Carol Greider

Daniel Nathans Professor & Director; Bloomberg Distinguished Professor


725 N. Wolfe Street
603 PCTB
Baltimore MD 21205

Molecular Biology and Genetics

Telomeres protect chromosome ends from being recognized as DNA damage and chromosomal rearrangements. Conventional replication leads to telomere shortening, but telomere length is maintained by the enzyme telomerase that synthesizes telomere sequences de novo onto chromosome ends. Telomerase is specialized reverse transcriptase, requiring both a catalytic protein and an essential RNA component. In the absence of telomerase, telomeres shorten progressively as cells divide, and telomere function is lost. For this reason, telomerase is required for cells that undergo many rounds of divisions, especially tumor cells and some stem cells. My lab is focused understanding telomerase and cellular and organismal consequences of telomere dysfunction. We use biochemistry, yeast and mice to examine telomere function. We generated telomerase null mice that are viable and show progressive telomere shortening for up to six generations. In the later generations, when telomeres are short, cells die via apoptosis or senescence. Crosses of these telomerase null mice to other tumor prone mice show that tumor formation can be greatly reduced by short telomeres. We also are using our telomerase null mice to explore the essential role of telomerase stem cell viability. Telomerase mutations cause autosomal dominant dyskeratosis congenita. People with this disease die of bone marrow failure, likely due to the stem cell loss. We have developed a mouse model to study this disease. Future work in the lab will focus on identifying genes that induce DNA damage in response to short telomeres, identifying how telomeres are processed and how telomere elongation is regulated   Carol Greider 2009 Nobel Prize in Medicine Laureate Information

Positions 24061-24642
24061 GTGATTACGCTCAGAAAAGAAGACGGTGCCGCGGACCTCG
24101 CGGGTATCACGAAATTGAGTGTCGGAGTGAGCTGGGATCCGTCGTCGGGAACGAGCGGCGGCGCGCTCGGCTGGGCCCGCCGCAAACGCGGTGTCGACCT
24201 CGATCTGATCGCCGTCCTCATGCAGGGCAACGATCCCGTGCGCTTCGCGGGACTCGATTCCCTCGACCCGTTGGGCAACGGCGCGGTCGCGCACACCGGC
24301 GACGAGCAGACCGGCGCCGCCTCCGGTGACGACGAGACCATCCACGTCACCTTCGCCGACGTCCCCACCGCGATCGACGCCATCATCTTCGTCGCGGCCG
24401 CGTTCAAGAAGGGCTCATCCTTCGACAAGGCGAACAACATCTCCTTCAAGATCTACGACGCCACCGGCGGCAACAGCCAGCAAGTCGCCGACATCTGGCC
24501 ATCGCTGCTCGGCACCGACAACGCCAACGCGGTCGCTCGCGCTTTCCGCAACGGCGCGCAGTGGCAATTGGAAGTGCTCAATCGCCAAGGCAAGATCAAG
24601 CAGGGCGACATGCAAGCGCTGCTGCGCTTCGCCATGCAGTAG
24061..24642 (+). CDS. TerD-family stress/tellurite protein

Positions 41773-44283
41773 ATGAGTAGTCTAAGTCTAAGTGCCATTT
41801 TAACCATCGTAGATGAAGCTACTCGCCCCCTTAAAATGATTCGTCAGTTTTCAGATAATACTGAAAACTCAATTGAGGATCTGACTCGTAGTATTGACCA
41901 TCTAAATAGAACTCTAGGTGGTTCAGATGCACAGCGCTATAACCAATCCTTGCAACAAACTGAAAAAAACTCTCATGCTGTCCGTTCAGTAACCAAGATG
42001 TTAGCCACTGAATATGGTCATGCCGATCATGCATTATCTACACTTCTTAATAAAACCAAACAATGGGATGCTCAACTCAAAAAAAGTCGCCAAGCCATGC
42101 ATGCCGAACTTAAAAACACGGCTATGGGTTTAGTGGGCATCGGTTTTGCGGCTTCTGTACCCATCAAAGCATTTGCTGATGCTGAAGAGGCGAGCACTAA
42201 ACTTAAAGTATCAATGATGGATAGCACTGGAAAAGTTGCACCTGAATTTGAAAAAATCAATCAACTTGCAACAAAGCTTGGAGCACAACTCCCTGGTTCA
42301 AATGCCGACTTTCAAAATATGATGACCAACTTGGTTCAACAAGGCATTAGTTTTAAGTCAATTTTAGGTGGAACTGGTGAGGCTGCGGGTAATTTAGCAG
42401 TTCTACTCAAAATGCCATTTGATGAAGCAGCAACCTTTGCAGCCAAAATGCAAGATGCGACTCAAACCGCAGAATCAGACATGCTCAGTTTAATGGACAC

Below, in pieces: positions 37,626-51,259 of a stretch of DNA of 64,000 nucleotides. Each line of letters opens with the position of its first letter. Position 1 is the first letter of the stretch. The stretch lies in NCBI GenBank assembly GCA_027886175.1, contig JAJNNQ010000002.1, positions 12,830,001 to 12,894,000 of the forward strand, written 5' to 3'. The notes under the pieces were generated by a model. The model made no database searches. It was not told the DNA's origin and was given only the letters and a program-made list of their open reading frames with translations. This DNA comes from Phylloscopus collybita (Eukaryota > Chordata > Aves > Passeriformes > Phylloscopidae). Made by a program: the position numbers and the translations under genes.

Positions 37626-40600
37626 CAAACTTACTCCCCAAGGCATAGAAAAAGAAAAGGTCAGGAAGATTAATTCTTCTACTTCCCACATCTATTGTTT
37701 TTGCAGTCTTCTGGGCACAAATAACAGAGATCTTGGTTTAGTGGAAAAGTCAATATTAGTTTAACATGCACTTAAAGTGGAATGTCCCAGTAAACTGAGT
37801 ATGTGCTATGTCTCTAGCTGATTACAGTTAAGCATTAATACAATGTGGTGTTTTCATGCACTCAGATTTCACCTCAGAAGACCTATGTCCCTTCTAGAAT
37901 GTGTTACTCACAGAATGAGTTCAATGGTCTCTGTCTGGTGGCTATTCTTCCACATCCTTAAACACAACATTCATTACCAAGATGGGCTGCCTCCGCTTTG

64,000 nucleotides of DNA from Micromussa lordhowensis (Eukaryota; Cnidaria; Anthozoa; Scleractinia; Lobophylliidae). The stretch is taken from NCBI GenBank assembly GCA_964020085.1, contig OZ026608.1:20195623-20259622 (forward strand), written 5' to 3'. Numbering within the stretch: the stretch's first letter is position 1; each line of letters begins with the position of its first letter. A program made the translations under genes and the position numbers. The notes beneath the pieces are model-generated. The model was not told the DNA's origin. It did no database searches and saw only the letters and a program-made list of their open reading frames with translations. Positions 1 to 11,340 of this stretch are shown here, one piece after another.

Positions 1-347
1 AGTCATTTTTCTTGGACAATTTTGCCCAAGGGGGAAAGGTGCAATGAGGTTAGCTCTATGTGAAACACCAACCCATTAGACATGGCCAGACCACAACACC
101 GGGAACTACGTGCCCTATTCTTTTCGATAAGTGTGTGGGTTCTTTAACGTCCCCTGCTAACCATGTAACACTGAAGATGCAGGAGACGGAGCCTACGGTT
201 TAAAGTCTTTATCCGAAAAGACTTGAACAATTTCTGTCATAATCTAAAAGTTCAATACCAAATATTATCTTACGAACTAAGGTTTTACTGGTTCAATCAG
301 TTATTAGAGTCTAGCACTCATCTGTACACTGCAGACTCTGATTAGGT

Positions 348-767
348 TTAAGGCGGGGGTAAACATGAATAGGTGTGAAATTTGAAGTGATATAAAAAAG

Greider, C.W. (2016) Regulating telomere length from the inside out: the replication fork model. Genes & Development 30(13):1483-1491. 

Lee, S, S., Bohrson, C. Pike, A.M., Whellan, S.J., and Greider, C.W. (2015) ATM kinase is required for telomere elongation in mouse and human cells. Cell Reports 13(8):1623-1632. 

Kaizer H, Connelly CJ, Bettridge K, Viggiani C, Greider CW. (2015) Regulation of Telomere Length Requires a Conserved N-Terminal Domain of Rif2 in Saccharomyces cerevisiae. Genetics 201:573-586. 

Strong MA, Vidal-Cardenas SL, Karim B, Yu H, Guo N, Greider CW. (2011) Phenotypes in mTERT+/- and mTERT-/- Mice are Due to Short Telomeres, Not Telomere-Independent Functions of TERT. Molecular and Cellular Biology 31: 2369-2379. 

Greider, C.W. (2010) Telomerase Discovery: The Excitement of Putting Together Pieces of the Puzzle (Nobel Lecture). Angew. Chem. Int. Ed. Engl. 49:7422-7439. 

Vidal-Cardenas SL, Greider CW. (2010). Comparing effects of mTR and mTERT deletion on gene express and DNA damage response: a critical examination of telomere length maintenance-independent roles of telomerase. Nucleic Acids Research. 38: 60-71. 

Armanios M, Alder JK, Parry EM, Karim B, Strong MA, Greider CW. (2009). Short telomeres are sufficient to cause the degenerative defects associated with aging. American Journal of Human Genetics. 85, 823-832.

Feldser D, Greider CW. (2007). Short telomeres limit tumor progression in vivo by inducing senescence. Cancer Cell. 11, 461-469. 

Hao LY, Armanios M, Strong MA, Karim B, Feldser DM, Huso D, Greider CW. (2005). Short Telomeres, even in the Presence of Telomerase, Limit Tissue Renewal Capacity. Cell. 123: 1121-1131. 

IJpma A, Greider CW. (2003). Short telomeres induce a DNA damage response in S. cerevisiae. Molecular Biology of the Cell. 14: 987-1001. 

Hemann, M.T., Strong, M., Hao, L.-Y., and Greider, C.W. (2001) The shortest telomere, not average telomere length, is critical for cell viability and chromosome stability. Cell 107: 66-77. 

Chen, J.-L., Blasco, M, and Greider, C.W. (2000) A Secondary structure of vertebrate telomerase RNA. Cell 100:503-514.